Monday, January 15, 2007

stupid people should not be allowed to produce television

Perhaps it's because I never watched, and thus never got sick of, American Idol, I'm semi-enjoying "Grease: You're the One That I Want," a new talent show that has gotten rather poor reviews. What appeals to me is that the judges have a real decision to make and that they are the people to make it. They are casting a Broadway show and their goal in the first episodes is to make sure all the finalists will do a decent job, because they know that once the American public gets to vote on who should win they will certainly vote for one of the lesser talents, as is always the case in talent shows (like Dance With the Stars) that allow the public to decide who is better at something.

So I think there is something inherently interesting in the show, but apparently the people making it disagree, because they are gimmicking the hell out of it. It's not just the standard gimmicks of showing you the deluded no-talents or building auditions into little stories or having meaningless cliffhangers before commercials in which we are left in suspense and something absurdly trivial; they also use the movie Grease as a crutch, pulling out scenes from it to remind the presumably dim-witted audience what Grease is and interviewing Olivia Newton John.

Which isn't good, but isn't horrible. But Grease manages to stick in a really grating, moronic gimmick, which is to bring its co-hosts in as some sort of audience surrogates. They actually have these hosts standing on the wings, making faces of horror or approval as the contestants sing. It's horrible. It's embarrassingly bad. The hosts will whisper to the camera things like, "who, I hope he gets through, I really like him." To which I would say, who the fuck cares. Do I really need a host to tell me whether a performer is bad or is cute?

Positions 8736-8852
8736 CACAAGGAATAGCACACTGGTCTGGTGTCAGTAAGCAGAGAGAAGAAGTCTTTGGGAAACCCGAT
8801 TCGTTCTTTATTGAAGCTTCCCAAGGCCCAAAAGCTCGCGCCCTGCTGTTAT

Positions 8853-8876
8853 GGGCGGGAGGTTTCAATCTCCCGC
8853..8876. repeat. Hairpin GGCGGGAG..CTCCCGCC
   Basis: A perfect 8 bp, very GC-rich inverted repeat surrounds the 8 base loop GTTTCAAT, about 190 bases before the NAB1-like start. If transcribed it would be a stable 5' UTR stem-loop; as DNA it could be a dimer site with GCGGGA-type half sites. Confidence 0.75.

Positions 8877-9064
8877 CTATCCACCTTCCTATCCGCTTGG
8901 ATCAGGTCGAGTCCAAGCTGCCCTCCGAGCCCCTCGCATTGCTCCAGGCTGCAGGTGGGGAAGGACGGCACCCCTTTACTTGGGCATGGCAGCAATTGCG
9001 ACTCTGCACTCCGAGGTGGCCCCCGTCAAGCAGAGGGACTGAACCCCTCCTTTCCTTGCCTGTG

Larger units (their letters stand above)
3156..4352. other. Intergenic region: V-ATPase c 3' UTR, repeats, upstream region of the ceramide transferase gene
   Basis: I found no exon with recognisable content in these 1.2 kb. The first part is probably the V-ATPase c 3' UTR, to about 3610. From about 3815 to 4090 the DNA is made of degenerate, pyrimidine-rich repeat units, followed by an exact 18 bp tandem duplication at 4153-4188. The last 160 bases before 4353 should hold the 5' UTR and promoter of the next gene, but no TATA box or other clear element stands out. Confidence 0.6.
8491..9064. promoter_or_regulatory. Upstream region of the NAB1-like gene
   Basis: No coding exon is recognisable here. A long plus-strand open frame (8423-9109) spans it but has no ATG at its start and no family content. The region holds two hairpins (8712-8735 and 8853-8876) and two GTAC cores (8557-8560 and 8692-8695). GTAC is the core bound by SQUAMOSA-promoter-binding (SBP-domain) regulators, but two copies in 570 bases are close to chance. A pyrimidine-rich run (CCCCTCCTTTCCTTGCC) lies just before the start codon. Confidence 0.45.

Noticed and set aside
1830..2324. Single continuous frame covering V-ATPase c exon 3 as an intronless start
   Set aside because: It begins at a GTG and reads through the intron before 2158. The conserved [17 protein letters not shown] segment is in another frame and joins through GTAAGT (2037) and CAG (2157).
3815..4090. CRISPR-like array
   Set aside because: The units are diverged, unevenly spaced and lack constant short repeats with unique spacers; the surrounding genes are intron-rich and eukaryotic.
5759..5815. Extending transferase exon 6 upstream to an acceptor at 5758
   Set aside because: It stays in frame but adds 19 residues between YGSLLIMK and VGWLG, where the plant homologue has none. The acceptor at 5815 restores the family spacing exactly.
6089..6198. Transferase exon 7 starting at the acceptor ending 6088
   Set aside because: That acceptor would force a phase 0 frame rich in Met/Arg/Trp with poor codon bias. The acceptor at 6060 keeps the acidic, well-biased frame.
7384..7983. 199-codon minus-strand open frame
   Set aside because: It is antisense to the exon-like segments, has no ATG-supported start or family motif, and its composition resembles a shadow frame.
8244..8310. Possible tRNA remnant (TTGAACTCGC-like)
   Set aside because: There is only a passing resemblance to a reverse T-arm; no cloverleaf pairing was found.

And that's the problem with the series. It doesn't trust the audience at all. It thinks they're brain dead idiots. And I'm sure many of them are. But the fact is, the reality shows that show the most respect for their audiences, like Survivor or, in the first couple of years at least, The Apprentice (which seems to be getting stupider and more gimmicky each year) are usually the most successful. The most pathetic, desperate reality shows, the ones that throw a constant barrage of cutesy tricks at the audience, usually die early deaths. Unfortunately a lot of television producers don't get that.

I'm feeling borderline on this show right now precisely because of all the stupid stuff. I am generally inclined to keep watching, but if they keep having the hosts mugging the camera and being "personalities" then I will probably give up on it. Watching this show is going to be a week by week decision.

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